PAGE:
“The Life and Strange Surprising Adventures of Robinson Crusoe, Of York, Mariner: Who lived Eight and Twenty Years, all alone in an un-inhabited Island on the Coast of America, near the Mouth of the Great River of Oroonoque; Having been cast on Shore by Shipwreck, wherein all the Men perished but himself. With An Account how he was at last as strangely deliver’d by Pyrates,”
commonly known as Robinson Crusoe, is a novel by Daniel Defoe, first published on 25 April 1719. The first edition credited the work’s protagonist Robinson Crusoe as its author, leading many readers to believe he was a real person and the book a travelogue of true incidents.
Epistolary, confessional, and didactic in form, the book is presented as an autobiography of the title character (whose birth name is Robinson Kreutznaer)—a castaway who spends 28 years on a remote tropical desert island near Trinidad, encountering cannibals, captives, and mutineers, before ultimately being rescued. The story has been thought to be based on the life of Alexander Selkirk, a Scottish castaway who lived for four years on a Pacific island called “Más a Tierra”, now part of Chile, which was renamed Robinson Crusoe Island in 1966.
Despite its simple narrative style, Robinson Crusoe was well received in the literary world and is often credited as marking the beginning of realistic fiction as a literary genre. It is generally seen as a contender for the first English novel. Before the end of 1719, the book had already run through four editions, and it has gone on to become one of the most widely published books in history, spawning so many imitations, not only in literature but also in film, television and radio, that its name is used to define a genre, the Robinsonade.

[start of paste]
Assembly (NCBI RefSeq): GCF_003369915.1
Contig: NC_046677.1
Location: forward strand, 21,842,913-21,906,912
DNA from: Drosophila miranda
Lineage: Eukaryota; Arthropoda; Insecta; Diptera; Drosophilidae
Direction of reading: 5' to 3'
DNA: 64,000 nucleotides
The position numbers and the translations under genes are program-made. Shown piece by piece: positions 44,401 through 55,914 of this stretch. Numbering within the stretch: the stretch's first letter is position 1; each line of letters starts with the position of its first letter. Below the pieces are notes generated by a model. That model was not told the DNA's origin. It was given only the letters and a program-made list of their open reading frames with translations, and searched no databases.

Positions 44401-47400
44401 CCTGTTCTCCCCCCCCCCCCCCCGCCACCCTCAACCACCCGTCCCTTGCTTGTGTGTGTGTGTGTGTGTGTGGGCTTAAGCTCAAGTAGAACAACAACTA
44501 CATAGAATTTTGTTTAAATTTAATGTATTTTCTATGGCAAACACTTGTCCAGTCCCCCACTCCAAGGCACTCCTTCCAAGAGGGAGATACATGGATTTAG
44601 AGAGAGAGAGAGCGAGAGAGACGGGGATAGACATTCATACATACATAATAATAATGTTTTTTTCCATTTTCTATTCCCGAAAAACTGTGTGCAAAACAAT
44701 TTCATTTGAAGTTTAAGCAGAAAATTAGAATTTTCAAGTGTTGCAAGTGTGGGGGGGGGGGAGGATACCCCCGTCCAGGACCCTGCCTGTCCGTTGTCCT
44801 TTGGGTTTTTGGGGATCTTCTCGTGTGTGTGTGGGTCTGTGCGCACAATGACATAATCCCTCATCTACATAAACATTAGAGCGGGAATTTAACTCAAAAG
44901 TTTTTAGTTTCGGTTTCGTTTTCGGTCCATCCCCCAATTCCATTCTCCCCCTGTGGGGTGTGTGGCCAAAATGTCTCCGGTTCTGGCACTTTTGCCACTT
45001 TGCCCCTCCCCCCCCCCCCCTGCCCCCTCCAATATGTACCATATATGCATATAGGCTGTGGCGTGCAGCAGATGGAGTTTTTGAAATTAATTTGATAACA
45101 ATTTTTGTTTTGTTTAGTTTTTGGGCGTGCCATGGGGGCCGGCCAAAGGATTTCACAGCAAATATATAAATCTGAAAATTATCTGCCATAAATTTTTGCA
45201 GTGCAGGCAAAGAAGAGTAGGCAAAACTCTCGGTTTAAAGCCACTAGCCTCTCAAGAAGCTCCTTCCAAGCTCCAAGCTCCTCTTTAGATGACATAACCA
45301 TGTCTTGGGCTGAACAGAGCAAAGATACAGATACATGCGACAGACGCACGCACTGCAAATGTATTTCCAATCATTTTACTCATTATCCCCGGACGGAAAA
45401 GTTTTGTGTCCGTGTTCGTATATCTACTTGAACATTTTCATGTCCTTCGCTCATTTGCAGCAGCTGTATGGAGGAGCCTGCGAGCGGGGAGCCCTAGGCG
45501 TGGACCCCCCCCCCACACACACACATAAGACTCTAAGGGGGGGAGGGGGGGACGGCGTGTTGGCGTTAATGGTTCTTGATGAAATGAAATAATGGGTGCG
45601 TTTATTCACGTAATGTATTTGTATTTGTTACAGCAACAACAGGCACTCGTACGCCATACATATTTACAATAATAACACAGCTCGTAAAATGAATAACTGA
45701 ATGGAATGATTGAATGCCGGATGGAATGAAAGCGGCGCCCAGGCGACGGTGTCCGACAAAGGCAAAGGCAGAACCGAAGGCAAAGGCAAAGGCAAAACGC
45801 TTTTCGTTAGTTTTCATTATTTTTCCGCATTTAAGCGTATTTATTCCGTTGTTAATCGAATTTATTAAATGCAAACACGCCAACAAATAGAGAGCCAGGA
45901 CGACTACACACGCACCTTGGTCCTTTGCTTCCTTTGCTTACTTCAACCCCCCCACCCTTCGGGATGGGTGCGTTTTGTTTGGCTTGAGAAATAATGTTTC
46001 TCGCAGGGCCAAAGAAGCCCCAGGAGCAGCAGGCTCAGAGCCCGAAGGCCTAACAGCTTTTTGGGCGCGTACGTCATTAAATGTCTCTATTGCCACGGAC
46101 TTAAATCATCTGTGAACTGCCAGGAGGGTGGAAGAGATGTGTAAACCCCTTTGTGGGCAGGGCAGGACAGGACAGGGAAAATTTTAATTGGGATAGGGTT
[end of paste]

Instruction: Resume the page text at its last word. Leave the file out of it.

ABOUT THE AUTHOR
Daniel Defoe (c. 1660 – 24 April 1731), born Daniel Foe, was an English trader, writer, journalist, pamphleteer and spy. He is most famous for his novel Robinson Crusoe, which is second only to the Bible in its number of translations. He has been seen as one of the earliest proponents of the English novel, and helped to popularize the form in Britain with others such as Aphra Behn and Samuel Richardson. Defoe wrote many political tracts and often was in trouble with the authorities, including a spell in prison. Intellectuals and political leaders paid attention to his fresh ideas and sometimes consulted with him.
Defoe was a prolific and versatile writer, producing more than three hundred works—books, pamphlets, and journals—on diverse topics, including politics, crime, religion, marriage, psychology, and the supernatural. He was also a pioneer of business journalism and economic journalism